“Nothing,” I replied.

She sighed. “Harrison, why are you doing this to me?” I paused and thought about it. “Harrison?”
“Elizabeth,” I said. “I am not doing anything.”

“Oh, really? You aren’t doing anything? You might want to think about that a little more. Avoiding me? Avoiding Greg? You’ve been an ass ever since the trip.” I walked past her and without responding. “Harrison, where the hell do you think you’re going?” Her voice echoed behind me as I stepped onto the elevator.

A couple weeks later, I was trying to write in my journal when the phone started ringing. I ignored it, but the phone rang again after the first call, and then a third time after that. I checked the caller ID: Elizabeth. I waited after the third call, and sure enough, the fourth one came. I took a sip from a bottle of whiskey before answering.

“Hey,” I said.
“Harrison,” she said. Her voice was frail. “You need to come down here now.”


“It’s Greg,” she said. “You need to get down here now. We’re at the hospital.” Editor’s note: This is the tenth installment of the fiction story “Inside the Hollow Sun.” The story will run in Verve throughout the semester.

I ran. The streets were dark and empty. All I could hear was the panting of my breath. I’d had more to drink than I thought, and I felt dizzy. It wasn’t long before I ended up crouched over, vomiting into a gutter. I hadn’t been able to get Elizabeth to tell me what happened. She had just said she was in the hospital with Greg, and then she lost it. I tried to get her to settle down on the phone, but she just kept crying, and eventually I hung up and left.

After my stomach emptied its contents, I stood back up and walked fast. The hospital was only 15 blocks away from my apartment and walking would be quicker than waiting for the bus. I thought back to the last time Greg and I talked. It had been a while ago. A couple weeks? Maybe more? I couldn’t remember exactly. This is the type of friend I had become to him.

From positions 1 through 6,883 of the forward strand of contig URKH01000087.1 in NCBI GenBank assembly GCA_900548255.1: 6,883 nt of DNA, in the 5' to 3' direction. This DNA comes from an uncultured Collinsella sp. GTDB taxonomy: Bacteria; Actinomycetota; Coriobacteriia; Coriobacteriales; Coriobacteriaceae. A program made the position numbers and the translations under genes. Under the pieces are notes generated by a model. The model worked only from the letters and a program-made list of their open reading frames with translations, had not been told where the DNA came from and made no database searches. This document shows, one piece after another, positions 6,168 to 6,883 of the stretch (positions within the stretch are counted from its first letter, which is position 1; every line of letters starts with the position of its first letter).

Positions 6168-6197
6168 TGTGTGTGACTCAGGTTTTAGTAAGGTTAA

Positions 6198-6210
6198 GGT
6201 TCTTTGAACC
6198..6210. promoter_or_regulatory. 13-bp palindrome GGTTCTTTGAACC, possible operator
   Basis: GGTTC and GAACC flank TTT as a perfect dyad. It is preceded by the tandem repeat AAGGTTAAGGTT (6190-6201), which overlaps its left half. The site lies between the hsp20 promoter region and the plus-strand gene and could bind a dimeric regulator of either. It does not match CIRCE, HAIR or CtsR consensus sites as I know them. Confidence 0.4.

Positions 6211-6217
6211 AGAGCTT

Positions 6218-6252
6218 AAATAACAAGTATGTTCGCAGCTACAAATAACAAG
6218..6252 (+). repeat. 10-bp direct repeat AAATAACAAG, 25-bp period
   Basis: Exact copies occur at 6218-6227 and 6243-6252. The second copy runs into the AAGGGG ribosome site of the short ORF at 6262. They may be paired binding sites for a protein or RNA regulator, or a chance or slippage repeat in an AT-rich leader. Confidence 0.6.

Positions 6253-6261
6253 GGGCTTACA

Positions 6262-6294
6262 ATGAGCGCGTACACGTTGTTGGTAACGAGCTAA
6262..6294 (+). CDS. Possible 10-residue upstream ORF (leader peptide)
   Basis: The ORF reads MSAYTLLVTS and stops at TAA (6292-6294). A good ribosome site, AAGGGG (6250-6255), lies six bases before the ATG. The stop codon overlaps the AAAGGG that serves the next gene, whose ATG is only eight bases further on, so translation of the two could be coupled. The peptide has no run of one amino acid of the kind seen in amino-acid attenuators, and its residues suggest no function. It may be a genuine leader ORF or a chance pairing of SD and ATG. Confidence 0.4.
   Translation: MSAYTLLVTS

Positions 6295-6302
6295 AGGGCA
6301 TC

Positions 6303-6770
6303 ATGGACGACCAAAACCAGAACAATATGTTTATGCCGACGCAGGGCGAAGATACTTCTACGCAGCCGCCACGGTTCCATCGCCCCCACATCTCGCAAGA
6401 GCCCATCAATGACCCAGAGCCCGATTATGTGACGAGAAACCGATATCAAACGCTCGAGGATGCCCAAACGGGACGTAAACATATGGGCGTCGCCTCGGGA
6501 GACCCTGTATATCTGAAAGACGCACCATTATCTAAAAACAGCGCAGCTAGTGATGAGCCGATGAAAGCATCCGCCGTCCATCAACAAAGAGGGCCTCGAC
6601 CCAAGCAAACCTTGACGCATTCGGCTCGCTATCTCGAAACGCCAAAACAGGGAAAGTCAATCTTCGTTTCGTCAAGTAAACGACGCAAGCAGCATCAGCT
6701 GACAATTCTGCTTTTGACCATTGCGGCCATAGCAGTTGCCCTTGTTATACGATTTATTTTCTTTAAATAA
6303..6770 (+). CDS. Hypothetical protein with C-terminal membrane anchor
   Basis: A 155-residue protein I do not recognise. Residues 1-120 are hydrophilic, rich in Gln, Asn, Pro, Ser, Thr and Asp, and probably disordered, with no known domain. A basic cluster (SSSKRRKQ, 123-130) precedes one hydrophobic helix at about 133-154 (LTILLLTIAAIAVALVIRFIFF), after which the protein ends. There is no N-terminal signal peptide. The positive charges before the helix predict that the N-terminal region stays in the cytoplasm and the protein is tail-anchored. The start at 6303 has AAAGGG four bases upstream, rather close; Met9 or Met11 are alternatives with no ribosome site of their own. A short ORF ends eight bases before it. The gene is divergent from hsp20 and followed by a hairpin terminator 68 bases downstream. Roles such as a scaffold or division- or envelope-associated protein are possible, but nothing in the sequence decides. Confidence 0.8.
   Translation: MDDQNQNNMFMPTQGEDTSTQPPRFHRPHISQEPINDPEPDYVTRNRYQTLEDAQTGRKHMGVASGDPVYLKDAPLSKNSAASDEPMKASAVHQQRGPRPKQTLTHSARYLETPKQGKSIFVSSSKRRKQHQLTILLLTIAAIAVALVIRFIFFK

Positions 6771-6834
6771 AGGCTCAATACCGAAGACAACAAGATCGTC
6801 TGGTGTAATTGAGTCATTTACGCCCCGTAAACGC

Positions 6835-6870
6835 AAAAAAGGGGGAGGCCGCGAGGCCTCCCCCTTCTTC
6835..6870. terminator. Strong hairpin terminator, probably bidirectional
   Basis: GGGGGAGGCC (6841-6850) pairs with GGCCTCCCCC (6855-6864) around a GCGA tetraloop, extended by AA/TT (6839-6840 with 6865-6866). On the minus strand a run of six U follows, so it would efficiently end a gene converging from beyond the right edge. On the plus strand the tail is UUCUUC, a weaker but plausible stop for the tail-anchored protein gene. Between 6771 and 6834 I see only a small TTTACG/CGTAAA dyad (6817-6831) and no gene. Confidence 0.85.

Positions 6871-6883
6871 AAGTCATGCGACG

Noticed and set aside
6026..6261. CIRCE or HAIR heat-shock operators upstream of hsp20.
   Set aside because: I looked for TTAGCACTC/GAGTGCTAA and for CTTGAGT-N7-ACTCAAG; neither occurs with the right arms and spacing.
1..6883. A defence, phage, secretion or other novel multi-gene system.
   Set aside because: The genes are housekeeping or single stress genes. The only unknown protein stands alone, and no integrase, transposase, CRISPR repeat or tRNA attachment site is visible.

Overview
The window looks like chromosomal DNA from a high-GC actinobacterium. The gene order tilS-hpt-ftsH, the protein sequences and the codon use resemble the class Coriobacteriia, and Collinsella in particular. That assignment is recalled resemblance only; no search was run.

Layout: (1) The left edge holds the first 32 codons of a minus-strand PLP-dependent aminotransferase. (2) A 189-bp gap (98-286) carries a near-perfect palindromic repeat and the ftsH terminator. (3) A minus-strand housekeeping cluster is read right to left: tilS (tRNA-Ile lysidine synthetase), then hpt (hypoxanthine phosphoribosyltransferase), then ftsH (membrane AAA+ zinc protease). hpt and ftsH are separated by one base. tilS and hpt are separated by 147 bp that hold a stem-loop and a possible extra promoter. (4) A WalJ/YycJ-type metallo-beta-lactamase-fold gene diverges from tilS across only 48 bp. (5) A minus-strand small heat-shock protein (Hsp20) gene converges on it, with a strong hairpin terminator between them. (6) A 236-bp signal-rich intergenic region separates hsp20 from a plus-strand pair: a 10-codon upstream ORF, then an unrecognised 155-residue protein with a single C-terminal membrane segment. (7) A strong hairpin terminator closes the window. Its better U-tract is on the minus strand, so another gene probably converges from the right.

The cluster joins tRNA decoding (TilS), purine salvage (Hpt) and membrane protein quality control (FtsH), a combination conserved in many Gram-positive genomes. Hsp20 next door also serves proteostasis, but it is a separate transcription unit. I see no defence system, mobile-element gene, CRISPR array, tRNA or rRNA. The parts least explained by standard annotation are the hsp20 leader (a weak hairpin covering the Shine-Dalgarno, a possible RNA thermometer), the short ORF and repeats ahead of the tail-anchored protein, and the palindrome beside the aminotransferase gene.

Entering the hospital, I whipped my head around the room. The lobby was empty aside from a lone nurse behind the secretary desk. She looked up at me and I watched as her mouth curved down into a frown. I imagined being in her shoes and seeing me walk in—a frantic, scuffed up man searching the lobby, dried vomit on his shirt and blood shot eyes bulging. I would have frowned at it too.

“Can I help you?” she asked softly.

“I’m looking for Greg Lee-Schulz,” I gasped, still out of breath. The nurse checked her computer screen.

“Right, Mr. Lee-Schulz is still in ER. The waiting room for that is just down this hall.” She pointed to her right.

I turned without another word and walked. I got to the waiting room and saw Elizabeth sitting, tear trails, fresh and dry, all down her cheeks. She got up and ran into my arms. I held her and let her cry into my shoulder.

“What happened?” I asked her.

“It shouldn’t be this way,” she whispered as she trembled against me. We stood in our embrace, and waited.

A few hours passed before someone came out to talk to us. Elizabeth had settled down, and I had bought coffee for us to sip on.

“He fell,” Elizabeth told me. “He fell down some stairs. All I know is his leg started to spasm on some stairs and he lost his balance.”